Thursday, 7 July 2011

To teach or to preach... ( is that the question?)

In light of sadly misplaced controversy involving the study of literature in Egypt today ~~~
The discord involves two separate criterions: morality & literary analysis. Contentiousness prevails.
Stepping back might help. Here's a bird's-eye view: 
Perhaps literature is nothing else if not comprehensive.
But literature as an art form is more than that:
"What art offers is space - a certain breathing room for the spirit."  ~John Updike
And now for a closer look with particular discord in mind:
Moral codes of behaviour and thought do not start and stop at sexuality; they include every facet of human strength and frailty.
A work inspired is one that aspires to portray genuine thought and emotion without pre-set conditioning or confines. Expression of an immediate truth perceived can only exist free from the shackles of constraint; advocating what it believes to be true from a relative and personal point of view.
"What the imagination seizes as beauty must be truth."
John Keats

The study of literature tackles fact or fiction without setting out to dictate but rather to enable thought, analysis and understanding. It does not aim to alienate us from our moral codes. It does not seek to alienate us from our principles but rather to embrace them more fully through understanding and inner conviction; to evaluate and consider their veracity and worth in a world of ultimate diversity if nothing else.
Literary analysis preoccupies itself with depth and the layers of truth. Our appreciation and esteem for a universal morality can only be enhanced. 
Indeed, the study of literature more often than not recognises that everything verges upon a morality of a kind and that illustration of the mind’s mechanism cannot be confined if content is to be treated with respect.
Sermons, just like any other writing may or may not inspire. Scrutinising all other literature on the basis of dubious morality, snipping and slashing bits we consider may encourage depravity would be to throw away all individuality of expression; to cripple context and make it unfit for analysis.
Literature in its fullness of array does not aim to preach. 

.Appreciation and high regard for religious or moral teachings should not preclude our respect for understanding, for appreciation of works that relate to the psyche of our minds.
"Art is the only way to run away without leaving home."  ~Twyla Tharp ~ a metaphoric message lies within ‘home’ signifying our innermost being.

Validating or dismissing a literary piece or work of art depends almost entirely upon personal wealth of interpretation.
The study of literature seeks to enhance that reserve.
It encourages us to recognise, distinguish & conceptualise.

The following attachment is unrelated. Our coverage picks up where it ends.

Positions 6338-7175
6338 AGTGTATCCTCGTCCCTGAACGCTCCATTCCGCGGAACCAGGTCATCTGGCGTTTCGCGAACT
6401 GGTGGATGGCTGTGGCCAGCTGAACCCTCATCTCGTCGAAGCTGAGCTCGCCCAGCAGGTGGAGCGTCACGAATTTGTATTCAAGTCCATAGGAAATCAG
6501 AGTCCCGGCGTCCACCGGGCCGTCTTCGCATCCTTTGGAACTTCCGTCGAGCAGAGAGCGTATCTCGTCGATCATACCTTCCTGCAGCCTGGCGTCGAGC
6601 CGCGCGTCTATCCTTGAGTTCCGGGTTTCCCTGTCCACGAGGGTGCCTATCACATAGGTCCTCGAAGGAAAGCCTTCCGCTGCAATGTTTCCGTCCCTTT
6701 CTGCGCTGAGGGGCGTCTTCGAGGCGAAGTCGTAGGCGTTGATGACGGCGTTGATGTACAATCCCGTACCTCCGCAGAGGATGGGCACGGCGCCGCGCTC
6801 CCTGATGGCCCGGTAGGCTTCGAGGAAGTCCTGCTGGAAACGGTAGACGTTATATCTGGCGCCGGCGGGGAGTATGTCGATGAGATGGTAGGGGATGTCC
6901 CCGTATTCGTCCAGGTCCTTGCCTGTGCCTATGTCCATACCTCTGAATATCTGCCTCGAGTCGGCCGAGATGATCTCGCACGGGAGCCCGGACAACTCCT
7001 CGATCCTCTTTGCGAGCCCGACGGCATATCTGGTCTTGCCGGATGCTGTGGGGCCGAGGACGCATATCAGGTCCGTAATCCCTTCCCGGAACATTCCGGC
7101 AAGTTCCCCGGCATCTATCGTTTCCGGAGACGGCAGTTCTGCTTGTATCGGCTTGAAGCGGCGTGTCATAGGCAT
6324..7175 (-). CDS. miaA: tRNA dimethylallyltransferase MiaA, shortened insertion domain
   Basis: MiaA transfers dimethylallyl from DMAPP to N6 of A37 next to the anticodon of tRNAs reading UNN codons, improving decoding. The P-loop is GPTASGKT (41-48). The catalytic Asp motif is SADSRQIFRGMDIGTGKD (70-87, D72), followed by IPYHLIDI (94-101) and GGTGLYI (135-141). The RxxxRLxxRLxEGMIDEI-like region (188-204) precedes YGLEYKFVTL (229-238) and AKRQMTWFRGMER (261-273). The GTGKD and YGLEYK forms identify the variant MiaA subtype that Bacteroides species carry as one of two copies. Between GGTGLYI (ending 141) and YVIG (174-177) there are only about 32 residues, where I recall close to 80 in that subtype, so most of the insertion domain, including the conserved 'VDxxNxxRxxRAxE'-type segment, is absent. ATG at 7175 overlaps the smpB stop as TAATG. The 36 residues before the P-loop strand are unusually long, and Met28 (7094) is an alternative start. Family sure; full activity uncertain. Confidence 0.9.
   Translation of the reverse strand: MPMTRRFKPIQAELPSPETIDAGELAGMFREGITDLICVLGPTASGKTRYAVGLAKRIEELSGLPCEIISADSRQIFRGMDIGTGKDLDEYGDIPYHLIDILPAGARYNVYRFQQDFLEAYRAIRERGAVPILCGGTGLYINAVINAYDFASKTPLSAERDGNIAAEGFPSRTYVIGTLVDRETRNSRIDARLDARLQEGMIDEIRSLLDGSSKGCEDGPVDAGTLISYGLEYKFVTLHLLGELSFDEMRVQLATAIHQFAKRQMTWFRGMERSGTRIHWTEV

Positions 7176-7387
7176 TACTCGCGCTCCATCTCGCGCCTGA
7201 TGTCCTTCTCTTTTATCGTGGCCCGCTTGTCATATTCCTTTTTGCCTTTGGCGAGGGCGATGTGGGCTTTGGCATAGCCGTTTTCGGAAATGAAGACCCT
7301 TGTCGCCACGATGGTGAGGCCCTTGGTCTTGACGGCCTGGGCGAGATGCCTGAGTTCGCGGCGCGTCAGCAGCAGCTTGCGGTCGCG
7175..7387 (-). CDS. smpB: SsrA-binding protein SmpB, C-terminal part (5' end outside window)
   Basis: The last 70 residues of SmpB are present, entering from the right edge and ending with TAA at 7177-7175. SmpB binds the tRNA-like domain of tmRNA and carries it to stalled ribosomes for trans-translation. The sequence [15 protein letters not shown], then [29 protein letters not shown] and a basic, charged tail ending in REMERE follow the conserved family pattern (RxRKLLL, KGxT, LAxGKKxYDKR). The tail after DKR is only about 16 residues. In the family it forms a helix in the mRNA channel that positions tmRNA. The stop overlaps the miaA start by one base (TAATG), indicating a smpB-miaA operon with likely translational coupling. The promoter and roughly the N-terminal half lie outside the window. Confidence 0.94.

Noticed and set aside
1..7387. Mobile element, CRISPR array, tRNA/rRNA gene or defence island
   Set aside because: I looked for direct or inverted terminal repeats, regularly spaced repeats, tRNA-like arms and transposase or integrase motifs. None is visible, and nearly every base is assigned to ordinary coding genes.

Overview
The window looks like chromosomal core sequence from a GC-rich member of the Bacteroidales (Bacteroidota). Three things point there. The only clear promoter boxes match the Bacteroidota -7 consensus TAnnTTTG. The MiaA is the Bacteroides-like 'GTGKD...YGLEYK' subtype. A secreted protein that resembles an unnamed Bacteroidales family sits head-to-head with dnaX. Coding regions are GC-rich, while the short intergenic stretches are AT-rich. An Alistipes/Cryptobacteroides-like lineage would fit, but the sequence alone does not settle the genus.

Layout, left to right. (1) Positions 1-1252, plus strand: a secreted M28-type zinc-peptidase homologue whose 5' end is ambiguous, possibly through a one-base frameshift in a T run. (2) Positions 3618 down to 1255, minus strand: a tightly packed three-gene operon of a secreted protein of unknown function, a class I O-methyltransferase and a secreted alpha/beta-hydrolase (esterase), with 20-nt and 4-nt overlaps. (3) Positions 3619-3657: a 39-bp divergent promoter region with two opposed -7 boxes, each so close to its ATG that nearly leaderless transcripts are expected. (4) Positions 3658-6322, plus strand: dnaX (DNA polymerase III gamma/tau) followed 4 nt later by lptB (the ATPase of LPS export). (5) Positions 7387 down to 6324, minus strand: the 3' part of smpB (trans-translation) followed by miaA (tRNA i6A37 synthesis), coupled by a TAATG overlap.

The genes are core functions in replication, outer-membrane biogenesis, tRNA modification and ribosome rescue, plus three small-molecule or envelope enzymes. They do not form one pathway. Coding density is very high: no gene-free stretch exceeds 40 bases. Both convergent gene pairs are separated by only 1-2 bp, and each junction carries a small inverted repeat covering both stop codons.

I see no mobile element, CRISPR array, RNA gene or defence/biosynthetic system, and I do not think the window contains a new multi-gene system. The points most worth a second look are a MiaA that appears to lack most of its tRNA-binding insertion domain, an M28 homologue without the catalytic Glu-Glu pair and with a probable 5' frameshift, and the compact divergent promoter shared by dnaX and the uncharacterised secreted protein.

Sensory perception must be free to explore, to fully assimilate; unrestricted by taboo that a culture instigates: A literary work referring to a business man’s ruthlessness or a miser's greed is no different to one referring to an addict’s weakness, a priest’s inner conflict, the thrill of an adventurer or the lust of two lovers. For indeed, what is our world if not one of diversity and infinite possibilities? A world of good and bad; of black and white and most importantly of so many shades of grey that colour our perceptions, our very thoughts and beliefs. 
Books are humanity in print. Barbara W. Tuchman  
Humanity is far from perfect. A person who abides by the strictest code of moral values cannot ever be free of imperfection.
For art to depict humanity it must be allowed to explore areas of imperfection if only to reflect its essence. 

"A subject that is beautiful in itself gives no suggestion to the artist.  It lacks imperfection." ~Oscar Wilde 

When miracles occur it is sometimes said that life imitates art. Art must surely have something of the miraculous ~ it exists in every speck of nature; it can be found wherever we look.
All writing may be said to be a form of prayer, a connection ultimately sought.
"A man paints with his brains and not with his hands." ~Michelangelo
From epic to greeting card, all literary endeavour seeks to convey a message. Without literary appreciation of a kind, the message would be lost. 
Were we to consider it 'unobjectionable' to rid all literature of content that does not visibly conform or blatantly adhere to moral codes, then no books could remain safely on the shelves. Blinkered judgement would draw in ever closer.
A world without freedom of literature, without imagination, without exploration of thought is an impoverished world; a world lacking in soul, understanding and compassion.
When bereft of empathy and understanding, we can only find ourselves depleted of the highest forms of morality.

To end this embitterment which reflects so very poorly upon a vast and rich culture of ancient and indigenous civilisation, here's a quote that strikes a biting chord: 
However, since all is not lost, a splash of humour may not go amiss:

& continuing on an even lighter note, with special attention to offense caused:
There are three things men can do with women: love them, suffer for them, or turn them into literature. Stephen Stills
:-)How immoral can that be? I ask you.


1 comment:

Amira Nowaira said...

A thought-provoking post Amira. Lovely selection of quotes!I'm sure the man at the heart of the hullaballoo never thought of any of this.